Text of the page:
Typically, the Profit & Loss Statement will be produced as a multi-column report where each column represents a period (generally one month), and the numbers are presented for each of the reported months in the order:

  • Revenue
  • Cost of Goods Sold
  • Gross Margin/Profit
  • Variable Expenses
  • Fixed Expenses
  • Net Operating Income
  • Other Income
  • Net Margin/Profit (or Loss)
  • Net Margin/Profit after Taxes

4. Inventory Report (for product companies)

If your business produces or distributes physical products, then your next critical report (after the ‘big three’) should be the inventory report. This report is designed to present information on the products you carry (organized by product categories or other key factors), and then help you evaluate things such as:

  • Current quantity on-hand
  • Sales value of quantity on-hand
  • Quantity sold in the last period
  • Sales price / cost / gross profit / gross profit percentage
  • Average number of units sold per period
  • Average number of days of inventory held
  • Inventory carrying cost of quantity on-hand

This allows you to compare current inventory levels with the past, as well as observing trends in turnover. This, when combined with the information on the days of inventory held (based on current sales figures) and the carrying cost of the quantity you have on hand, will give you a clear picture of where you’re saving or losing money due to uneven inventory planning, purchasing and management.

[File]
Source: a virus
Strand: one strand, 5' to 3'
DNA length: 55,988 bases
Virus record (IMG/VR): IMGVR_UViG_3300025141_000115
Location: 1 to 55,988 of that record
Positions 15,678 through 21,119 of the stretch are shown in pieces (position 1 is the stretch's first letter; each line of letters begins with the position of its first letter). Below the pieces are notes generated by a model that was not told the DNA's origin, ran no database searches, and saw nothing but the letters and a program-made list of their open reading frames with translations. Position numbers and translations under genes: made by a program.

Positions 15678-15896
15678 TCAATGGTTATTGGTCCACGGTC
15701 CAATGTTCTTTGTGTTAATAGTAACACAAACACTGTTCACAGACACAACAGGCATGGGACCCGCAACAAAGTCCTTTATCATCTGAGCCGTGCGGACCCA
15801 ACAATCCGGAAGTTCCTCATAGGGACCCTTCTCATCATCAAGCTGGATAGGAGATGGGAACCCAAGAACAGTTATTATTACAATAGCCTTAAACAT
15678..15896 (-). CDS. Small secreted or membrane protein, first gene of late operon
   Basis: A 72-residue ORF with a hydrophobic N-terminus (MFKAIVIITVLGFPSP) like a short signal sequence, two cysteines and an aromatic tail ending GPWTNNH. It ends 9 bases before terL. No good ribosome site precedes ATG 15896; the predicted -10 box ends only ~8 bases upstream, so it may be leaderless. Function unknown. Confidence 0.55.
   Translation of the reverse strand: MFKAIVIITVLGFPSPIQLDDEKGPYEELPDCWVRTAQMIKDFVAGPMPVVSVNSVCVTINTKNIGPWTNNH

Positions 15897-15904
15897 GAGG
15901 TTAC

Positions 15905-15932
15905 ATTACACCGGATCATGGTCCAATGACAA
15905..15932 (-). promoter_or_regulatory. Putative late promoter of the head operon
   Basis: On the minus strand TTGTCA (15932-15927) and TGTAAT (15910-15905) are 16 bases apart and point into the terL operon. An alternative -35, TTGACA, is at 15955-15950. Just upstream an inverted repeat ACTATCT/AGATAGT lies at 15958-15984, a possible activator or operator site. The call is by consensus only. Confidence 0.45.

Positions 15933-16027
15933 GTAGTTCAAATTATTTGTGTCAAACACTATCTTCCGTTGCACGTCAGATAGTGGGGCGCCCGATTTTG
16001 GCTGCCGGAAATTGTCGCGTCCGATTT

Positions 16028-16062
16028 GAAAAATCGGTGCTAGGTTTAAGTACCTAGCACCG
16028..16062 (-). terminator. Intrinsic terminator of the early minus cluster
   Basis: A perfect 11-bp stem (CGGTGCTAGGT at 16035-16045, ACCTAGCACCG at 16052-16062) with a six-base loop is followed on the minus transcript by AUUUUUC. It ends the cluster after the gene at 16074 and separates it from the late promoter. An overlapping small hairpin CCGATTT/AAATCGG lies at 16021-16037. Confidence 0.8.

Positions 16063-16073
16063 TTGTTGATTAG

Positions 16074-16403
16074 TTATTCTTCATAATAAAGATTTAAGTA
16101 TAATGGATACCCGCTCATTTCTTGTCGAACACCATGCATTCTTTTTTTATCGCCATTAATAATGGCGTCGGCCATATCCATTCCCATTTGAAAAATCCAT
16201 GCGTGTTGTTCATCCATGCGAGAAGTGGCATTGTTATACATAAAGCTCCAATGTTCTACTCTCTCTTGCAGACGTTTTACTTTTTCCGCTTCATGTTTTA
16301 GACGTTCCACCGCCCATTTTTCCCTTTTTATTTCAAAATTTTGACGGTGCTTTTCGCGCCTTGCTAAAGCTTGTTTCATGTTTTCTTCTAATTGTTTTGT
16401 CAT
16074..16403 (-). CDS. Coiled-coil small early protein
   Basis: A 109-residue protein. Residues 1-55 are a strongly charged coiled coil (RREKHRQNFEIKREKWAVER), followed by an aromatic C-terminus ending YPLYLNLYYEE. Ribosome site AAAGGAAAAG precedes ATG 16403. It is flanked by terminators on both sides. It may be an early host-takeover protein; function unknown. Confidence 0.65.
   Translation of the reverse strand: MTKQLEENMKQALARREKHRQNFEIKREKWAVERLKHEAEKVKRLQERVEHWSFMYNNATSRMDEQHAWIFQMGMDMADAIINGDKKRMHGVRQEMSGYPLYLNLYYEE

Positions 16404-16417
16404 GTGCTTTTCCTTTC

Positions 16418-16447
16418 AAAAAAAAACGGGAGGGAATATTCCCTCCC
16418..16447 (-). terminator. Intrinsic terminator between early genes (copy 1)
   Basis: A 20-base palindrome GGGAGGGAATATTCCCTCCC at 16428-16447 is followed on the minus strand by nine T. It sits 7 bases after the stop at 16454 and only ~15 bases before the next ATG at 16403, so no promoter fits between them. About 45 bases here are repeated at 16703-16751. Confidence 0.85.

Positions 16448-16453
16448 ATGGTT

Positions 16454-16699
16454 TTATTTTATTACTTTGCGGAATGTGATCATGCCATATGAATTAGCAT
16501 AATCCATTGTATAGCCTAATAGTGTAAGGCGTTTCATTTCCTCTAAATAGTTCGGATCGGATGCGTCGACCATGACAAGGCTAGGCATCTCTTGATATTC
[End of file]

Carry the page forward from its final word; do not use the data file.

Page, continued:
5. Utilization Report (for service companies)

If your business doesn’t produce or distribute products and instead primarily delivers and is paid for providing services, then the utilization report is your next go-to. In the services industry, utilization is identified as the amount of hours a given resource (typically a person, team or job tier or title) bills vs. the amount of hours it works.

Typically, this is useful when we’re working with primarily salaried professionals who are tracked against a billable activity standard (often between 65% and 85% depending upon the industry). For example, if a person charges 30 hours of billable work in a 40 hour work week, their utilization was 75%.

More sophisticated reports can also address realization, which adds in the actual revenue billed against the resource’s utilization. For example, the same resource may be billed at $100 per hour on one project or client engagement, and at $125 per hour on another engagement.

This may be due to actual differences in billing rates that clients agreed to, or it may be due to the difference between actual billing (when a client always pays for the actual hours being spent on their work), and a retainer-based or flat-fee scenario, when the client pays the same amount each month even if the amount of work goes up or down (and, as a result, the effective billing rate may change accordingly).

The utilization and realization reports allow those in the services sector to analyze operations in their talent-centric businesses with a degree of precision similar to their colleagues in product-focused enterprises.

Know Your Numbers…And Read Your Reports

In the first article in this series, we emphasized the importance of knowing your numbers. The best way to know those numbers is to incorporate and calculate them through proper financial statements and reports that you review on a regular basis.

By committing to the discipline of weekly, monthly, quarterly and annual financial review of both, you’re going to be extremely well-positioned to weather market changes, predict future openings or opportunities, respond to changing operating conditions, and build a truly sustainable small business.

Image Credit: Philippe Put (Flickr @ Creative Commons)